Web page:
Internal safety campaigns are often used in larger businesses or where your staff are distributed across several sites. They help ensure that everyone is getting a consistent message. Additionally, they might be adopted when you need a little more of a push when it comes to safety and are particularly effective if you are trying to change engrained or stubborn behaviours, or realign a negative workplace or safety culture.

 

Internal campaigns can also work very well when you are trying to communicate a newly developed safety program or trying to reinvigorate an existing one. They ensure that what’s written in your documentation, policies and procedures, actually make it into the hands or minds of your team. And if your safety program has many components to it, an internal safety campaign can help to share those different parts of the program at different points over a period of time. This way you can be sure to get your key safety messages across without overwhelming your team by hitting them with everything all at once.

 

 

Messaging considerations for safety communications

If you are thinking about running an internal safety communications campaign or even just starting to actively share your key safety messages, there are some things you should consider when it comes to the messaging itself. It’s important to keep in mind that how you frame your message can impact how likely it is that your team will pick up what you are saying and actively want to be involved.

 

When you consider how to frame your message, you should always consider your audience. Think about how your team works; what motivates them, what they believe in or care about, what kind of team culture they have, and what your organisational values are. All of these things will help you to shape your message into the kind of message your people are more likely to listen to, and get on board with.

 

But regardless of your audience, there are a few dos and don’ts that we find are staples for the best uptake of your safety message;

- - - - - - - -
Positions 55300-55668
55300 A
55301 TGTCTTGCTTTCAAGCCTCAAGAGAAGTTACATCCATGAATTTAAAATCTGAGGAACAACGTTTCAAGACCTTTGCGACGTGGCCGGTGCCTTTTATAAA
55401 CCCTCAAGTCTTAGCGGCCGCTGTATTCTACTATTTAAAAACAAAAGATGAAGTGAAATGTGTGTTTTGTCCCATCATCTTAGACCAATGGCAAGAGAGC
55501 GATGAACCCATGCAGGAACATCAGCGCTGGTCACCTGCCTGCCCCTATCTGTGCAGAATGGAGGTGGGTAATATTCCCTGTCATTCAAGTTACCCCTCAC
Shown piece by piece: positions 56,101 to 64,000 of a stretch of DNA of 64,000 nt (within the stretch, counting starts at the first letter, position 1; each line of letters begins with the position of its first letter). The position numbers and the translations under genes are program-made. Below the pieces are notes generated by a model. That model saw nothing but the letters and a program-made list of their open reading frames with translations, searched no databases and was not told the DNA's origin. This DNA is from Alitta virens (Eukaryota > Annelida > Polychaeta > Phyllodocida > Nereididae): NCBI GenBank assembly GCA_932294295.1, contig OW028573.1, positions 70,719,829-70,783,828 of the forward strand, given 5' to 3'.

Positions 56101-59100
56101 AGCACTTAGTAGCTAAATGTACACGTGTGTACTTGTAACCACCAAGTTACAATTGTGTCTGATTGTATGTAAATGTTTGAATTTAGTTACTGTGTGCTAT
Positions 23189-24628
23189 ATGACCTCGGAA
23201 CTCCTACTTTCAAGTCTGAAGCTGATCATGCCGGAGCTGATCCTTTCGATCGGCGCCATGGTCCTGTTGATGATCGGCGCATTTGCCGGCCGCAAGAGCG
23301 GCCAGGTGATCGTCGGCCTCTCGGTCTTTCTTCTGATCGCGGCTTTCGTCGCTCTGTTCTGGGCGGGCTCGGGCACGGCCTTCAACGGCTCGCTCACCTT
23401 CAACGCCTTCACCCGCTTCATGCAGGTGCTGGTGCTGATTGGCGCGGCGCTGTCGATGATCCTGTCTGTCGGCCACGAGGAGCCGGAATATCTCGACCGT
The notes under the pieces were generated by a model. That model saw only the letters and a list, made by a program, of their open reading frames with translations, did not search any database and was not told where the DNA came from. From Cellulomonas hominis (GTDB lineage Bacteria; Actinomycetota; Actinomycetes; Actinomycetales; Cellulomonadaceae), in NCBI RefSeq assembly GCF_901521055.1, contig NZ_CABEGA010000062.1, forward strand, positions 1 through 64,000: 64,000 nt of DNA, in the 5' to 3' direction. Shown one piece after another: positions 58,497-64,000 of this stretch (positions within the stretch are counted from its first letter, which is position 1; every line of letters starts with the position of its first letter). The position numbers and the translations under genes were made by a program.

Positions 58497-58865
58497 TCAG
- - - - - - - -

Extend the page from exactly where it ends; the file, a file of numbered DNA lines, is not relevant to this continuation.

What is effective?
  • Explaining what the end outcome might look like if everyone in the team performs their role in safety well. This can be very motivating to see.
  • Showing visual examples of your team actually performing the tasks or enacting the behaviour you’d like people to do themselves. It can be great to see how easy and the right behaviour is to do. And people will naturally want to do what they see others in the team already doing.
  • Contextualising your message to your workplace, your brand and your culture. It can be a great idea to leverage positive and successful messages that may have worked in other parts of your business, in your safety messaging.
What’s not effective?
  • Stating how big the problem is. This tends to be overwhelming and demotivating, putting people off any action at all.
  • Scaring or guilting people into behaviour change. As a general rule, you are better off taking a more positive spin. People don’t like to feel attacked or scared by their organisation or leadership teams.
  • Taking a blaming tone in your messaging. Blaming staff for not acting correctly before you’ve even suggested a way they could change their approach will certainly discourage engagement.

 

Design considerations for safety communications

The way your communication materials are designed will also influence how effectively it will convey your message to your audience. There are many bits and pieces of advice about what to consider when it comes to design; that data visualisation and images assist with uptake of messages, that colour might be more engaging than none, etc. However, in any case, remember to consider your audience when it comes to deciding on colours, composition, images, graphics, and text in your design.